Should I pay for the extra porter?

          All treks include porters to carry all the hiking equipment which includes tents, food, dining equipment, etc. but you will need to pay extra for a porter to carry your belongings.  Each 8kg you want carried costs $65 USD.  Many people prefer to pay this instead of carrying their clothes on their back.  The lighter you pack the less weight/porters you will need to hire.  Remember that less is more.

Do I need to tip the porters/chef/guide?

Generally speaking if all the group have been pleased with the service then it is customary to tip your team.  If you aren’t sure about how much to tip the porters and chef, ask your guide and he will answer honestly. If you ever have equipment that you bought for the trek that you think you will never use again, gift them to our porters.  You will not find harder workers anywhere.

What is the weather on the Trail?

Weather on the Inca Trail

Just how tough is it? How fit do you have to be?

           It is a common misconception that because many people do the Inca Trail that it must be easy … it isn’t. The trail is 45km (26 miles) long and involves great physical exertion to complete. On the second day you climb nearly 1200m (about 4000 ft) in the morning. Combined with high altitude (lack of oxygen) and extreme weather (you can easily burn in the high altitude sun during the day and temperatures can drop to below freezing at night) the trek can be hard work. However all this suffering can make the final arrival at Machu Picchu all the more enjoyable.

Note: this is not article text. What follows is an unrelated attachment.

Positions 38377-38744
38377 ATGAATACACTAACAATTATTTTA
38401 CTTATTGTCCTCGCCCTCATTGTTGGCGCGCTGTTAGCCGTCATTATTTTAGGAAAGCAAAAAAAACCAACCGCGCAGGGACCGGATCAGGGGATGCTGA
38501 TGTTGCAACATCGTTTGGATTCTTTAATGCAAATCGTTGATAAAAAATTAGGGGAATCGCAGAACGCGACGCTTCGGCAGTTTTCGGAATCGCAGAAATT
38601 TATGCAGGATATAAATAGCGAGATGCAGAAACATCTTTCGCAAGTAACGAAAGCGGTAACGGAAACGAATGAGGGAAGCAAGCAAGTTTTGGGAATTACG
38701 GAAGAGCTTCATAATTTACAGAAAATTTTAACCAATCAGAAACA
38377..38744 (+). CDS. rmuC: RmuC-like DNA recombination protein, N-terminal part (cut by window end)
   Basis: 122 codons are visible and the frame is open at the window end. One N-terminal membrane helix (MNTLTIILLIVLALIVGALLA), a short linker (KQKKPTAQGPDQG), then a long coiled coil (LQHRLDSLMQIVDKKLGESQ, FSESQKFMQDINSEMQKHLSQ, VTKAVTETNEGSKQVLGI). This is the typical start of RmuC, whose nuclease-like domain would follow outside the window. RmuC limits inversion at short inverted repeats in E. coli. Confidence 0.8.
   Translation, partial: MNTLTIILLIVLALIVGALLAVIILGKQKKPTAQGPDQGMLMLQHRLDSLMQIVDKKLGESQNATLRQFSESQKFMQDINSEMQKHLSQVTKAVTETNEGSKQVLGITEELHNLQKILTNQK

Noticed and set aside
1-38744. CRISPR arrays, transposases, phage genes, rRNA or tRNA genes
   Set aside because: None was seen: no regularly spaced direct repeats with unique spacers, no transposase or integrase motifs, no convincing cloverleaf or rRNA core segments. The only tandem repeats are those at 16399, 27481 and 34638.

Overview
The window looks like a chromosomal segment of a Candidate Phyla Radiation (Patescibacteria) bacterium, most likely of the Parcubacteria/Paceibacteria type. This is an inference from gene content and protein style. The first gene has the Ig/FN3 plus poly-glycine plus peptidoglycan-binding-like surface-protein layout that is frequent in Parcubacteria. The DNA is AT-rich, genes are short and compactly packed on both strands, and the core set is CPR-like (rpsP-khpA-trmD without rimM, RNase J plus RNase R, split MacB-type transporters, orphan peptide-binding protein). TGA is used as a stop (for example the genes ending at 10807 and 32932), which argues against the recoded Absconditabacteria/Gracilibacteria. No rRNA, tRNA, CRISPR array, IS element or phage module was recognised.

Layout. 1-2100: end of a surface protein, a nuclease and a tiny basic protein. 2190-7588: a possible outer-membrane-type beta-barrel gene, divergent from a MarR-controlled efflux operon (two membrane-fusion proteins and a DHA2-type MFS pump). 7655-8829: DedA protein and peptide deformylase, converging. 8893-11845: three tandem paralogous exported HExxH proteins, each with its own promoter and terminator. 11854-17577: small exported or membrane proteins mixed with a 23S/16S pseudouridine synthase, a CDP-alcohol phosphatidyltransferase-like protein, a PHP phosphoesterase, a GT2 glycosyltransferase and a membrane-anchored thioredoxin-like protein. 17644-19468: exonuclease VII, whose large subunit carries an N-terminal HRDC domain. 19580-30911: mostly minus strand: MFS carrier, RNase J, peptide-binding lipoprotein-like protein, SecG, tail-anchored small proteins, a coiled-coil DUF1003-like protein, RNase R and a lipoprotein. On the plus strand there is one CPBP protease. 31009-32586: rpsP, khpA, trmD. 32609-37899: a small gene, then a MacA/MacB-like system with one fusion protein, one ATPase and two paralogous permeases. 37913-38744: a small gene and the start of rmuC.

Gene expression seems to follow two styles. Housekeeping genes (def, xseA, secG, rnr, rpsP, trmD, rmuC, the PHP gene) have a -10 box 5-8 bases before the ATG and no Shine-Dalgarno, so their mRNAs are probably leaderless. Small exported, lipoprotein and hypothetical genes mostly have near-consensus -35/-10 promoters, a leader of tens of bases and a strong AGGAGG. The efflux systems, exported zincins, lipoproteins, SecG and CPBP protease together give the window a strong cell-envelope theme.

What about Altitude sickness?

In general if you take regular exercise and spend a few days in Cusco, or better, in the Sacred Valley, acclimatizing to the altitude you shouldn’t have to suffer too much.  Just remember to walk slowly and let your body adjust.

How many people in the groups?

          The maximum allowed group size is 16 people.

What does the trail look like in the peak season?

          It could get a little bit crowded, but with the regulations in place, you have enough space for everyone.

Are there toilets on the trail ?

          Toilets have improved a lot in the last couple of years and all of the larger campsites have toilet blocks with flush toilets and running water. On the whole they are kept pretty clean.

Interview with an AE Guide

19 Jun

Q: Raul, why did you start Alpaca Expeditions?

Raul:I started with the purpose of helping porters and their families.

Q: What makes Alpaca Expeditions different than other adventure companies?
Raul: I created Alpaca with two goals – a superior experience for my hikers and a better life for my porters.  I want to make sure that each trip is unique for the hikers who are going.  Each of us has different needs and expectations from a vacation and I want to plan each trip catered to the hikers needs.  But creating a better life for my porters is just as important to me.  I want to make sure my porters have a good life and an income that can support them and their families. I want to make sure they have the appropriate hiking equipment and clothing. Sometimes people do not realize how difficult it is to be a porter, how physically demanding it is.  I want to make their life a little bit easier.